Some of the social phenomena the center might study include the origins of civilization and social evolution, how wars break out and terminate, terrorism, stock market fluctuations, regional transportation systems, and how information flows. “These are real-world complex processes,” Cioffi-Revilla says. He himself has studied ancient civilizations as a way to understand today’s international conflicts, global communication and interaction, and other issues in international relations. One prescient article he wrote in 1991 based on analysis conducted in 1990 accurately predicted the likely magnitude, extent, and duration of an Iraq-United Nations war.
In addition, he says, complexity theory has generated new interest in numerous classical puzzles that have remained unsolved, ranging from human evolution, to the origins of civilization, to the future of the world system. Computational approaches offer new tools for addressing these kinds of problems, which cross over into many different areas. “You really need a team to do these studies,” he says, “since each discipline can make only partial contributions. You gain better insight with interdisciplinary teams.”
Research will not be the sole focus of the new center. On the academic side, Cioffi-Revilla plans to offer the center’s first course–tentatively titled CSS 600 Introduction to Computational Social Science–in the spring, with another to follow in the fall. A certificate in computational social science is in the cards, and Cioffi-Revilla hopes to hold colloquiums or brown bag discussions in the near future. He expects courses to be interdisciplinary and possibly offer team teaching or joint teaching opportunities.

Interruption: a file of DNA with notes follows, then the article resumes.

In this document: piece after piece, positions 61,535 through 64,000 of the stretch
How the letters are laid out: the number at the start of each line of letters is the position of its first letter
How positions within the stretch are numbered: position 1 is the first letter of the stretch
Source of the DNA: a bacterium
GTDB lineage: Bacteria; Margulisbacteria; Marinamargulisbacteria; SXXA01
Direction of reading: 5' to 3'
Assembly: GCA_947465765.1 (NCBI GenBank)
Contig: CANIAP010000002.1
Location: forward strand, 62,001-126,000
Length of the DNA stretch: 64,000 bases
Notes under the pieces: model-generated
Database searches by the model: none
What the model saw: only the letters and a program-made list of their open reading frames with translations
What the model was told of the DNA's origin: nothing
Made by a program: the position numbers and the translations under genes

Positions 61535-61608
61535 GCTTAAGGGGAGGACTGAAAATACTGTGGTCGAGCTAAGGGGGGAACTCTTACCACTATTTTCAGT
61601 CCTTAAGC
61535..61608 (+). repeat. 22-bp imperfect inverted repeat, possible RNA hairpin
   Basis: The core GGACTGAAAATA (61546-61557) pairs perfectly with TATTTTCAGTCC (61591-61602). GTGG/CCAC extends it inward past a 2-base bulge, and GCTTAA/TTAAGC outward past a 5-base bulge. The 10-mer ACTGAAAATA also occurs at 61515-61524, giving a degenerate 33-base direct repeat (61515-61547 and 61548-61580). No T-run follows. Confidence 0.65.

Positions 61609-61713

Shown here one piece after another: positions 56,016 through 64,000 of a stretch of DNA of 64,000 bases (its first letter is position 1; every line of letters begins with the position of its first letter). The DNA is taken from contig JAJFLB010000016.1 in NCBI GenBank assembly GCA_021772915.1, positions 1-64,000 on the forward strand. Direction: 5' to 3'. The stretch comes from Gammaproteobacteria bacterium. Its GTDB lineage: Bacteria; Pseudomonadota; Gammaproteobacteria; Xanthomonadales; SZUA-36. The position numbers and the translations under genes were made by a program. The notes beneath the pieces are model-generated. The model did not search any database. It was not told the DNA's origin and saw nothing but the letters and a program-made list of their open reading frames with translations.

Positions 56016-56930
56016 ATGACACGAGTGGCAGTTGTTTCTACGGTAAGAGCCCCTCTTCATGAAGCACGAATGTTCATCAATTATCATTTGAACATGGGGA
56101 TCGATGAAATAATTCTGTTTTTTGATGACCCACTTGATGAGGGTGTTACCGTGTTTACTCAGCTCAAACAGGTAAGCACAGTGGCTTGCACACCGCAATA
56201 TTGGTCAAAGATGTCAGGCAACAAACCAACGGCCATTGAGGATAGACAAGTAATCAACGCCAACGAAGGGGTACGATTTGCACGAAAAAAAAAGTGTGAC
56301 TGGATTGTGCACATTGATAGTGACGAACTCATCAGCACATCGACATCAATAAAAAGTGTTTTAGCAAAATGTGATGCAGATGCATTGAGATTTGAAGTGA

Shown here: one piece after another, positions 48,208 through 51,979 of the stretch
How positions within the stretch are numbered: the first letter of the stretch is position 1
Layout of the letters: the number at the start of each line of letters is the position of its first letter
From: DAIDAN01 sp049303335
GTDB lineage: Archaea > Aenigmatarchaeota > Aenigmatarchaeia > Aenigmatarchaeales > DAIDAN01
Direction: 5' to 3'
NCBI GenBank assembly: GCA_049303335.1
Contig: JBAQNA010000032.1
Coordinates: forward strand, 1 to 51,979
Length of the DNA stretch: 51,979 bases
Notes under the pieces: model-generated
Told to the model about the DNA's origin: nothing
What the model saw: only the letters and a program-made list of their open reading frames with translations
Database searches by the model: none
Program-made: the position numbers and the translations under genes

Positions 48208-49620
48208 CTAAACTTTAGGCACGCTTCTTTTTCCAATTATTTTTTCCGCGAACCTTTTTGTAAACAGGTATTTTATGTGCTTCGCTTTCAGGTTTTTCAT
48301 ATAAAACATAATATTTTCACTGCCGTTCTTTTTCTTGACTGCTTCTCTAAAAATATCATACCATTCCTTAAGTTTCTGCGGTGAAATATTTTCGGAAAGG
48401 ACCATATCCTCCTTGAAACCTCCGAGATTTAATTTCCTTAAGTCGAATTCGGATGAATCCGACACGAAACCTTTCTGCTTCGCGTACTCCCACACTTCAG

Other goals for the center’s first phase are to develop a strategic plan, establish a web site, and recruit a part-time assistant. An inaugural conference is set for May 23-24, 2003, with John Holland of the University of Michigan as keynote speaker. The conference is titled “The Emerging Social Sciences: Connecting Theory, Models, and Data.”
Although Cioffi-Revilla’s plans are ambitious, he admits, “We can’t do everything overnight.” Since the center will be self-supporting, applying for grants will be a major activity. Already he has joined with colleagues at the University of Chicago, the University of California at San Diego, and elsewhere to develop interdisciplinary team research proposals for the National Science Foundation and other funding agencies. Teaching and outreach grant proposals are also in the planning stages.
Cioffi-Revilla, who has a doctorate from the University of Florence, Italy, and previously was professor of political science at the University of Colorado, expresses enthusiasm for the challenge of setting up and running the new center. His academic background in the social sciences, mathematics, and statistics, along with doing consulting work for the United Nations and other international organizations, ideally prepared him for this role, he says. The new field of CSS “frees me from doing mainstream political science. It really fits me well.”
For more information on the Center for Social Complexity, contact Cioffi-Revilla at (703) 993-1402 or firstname.lastname@example.org.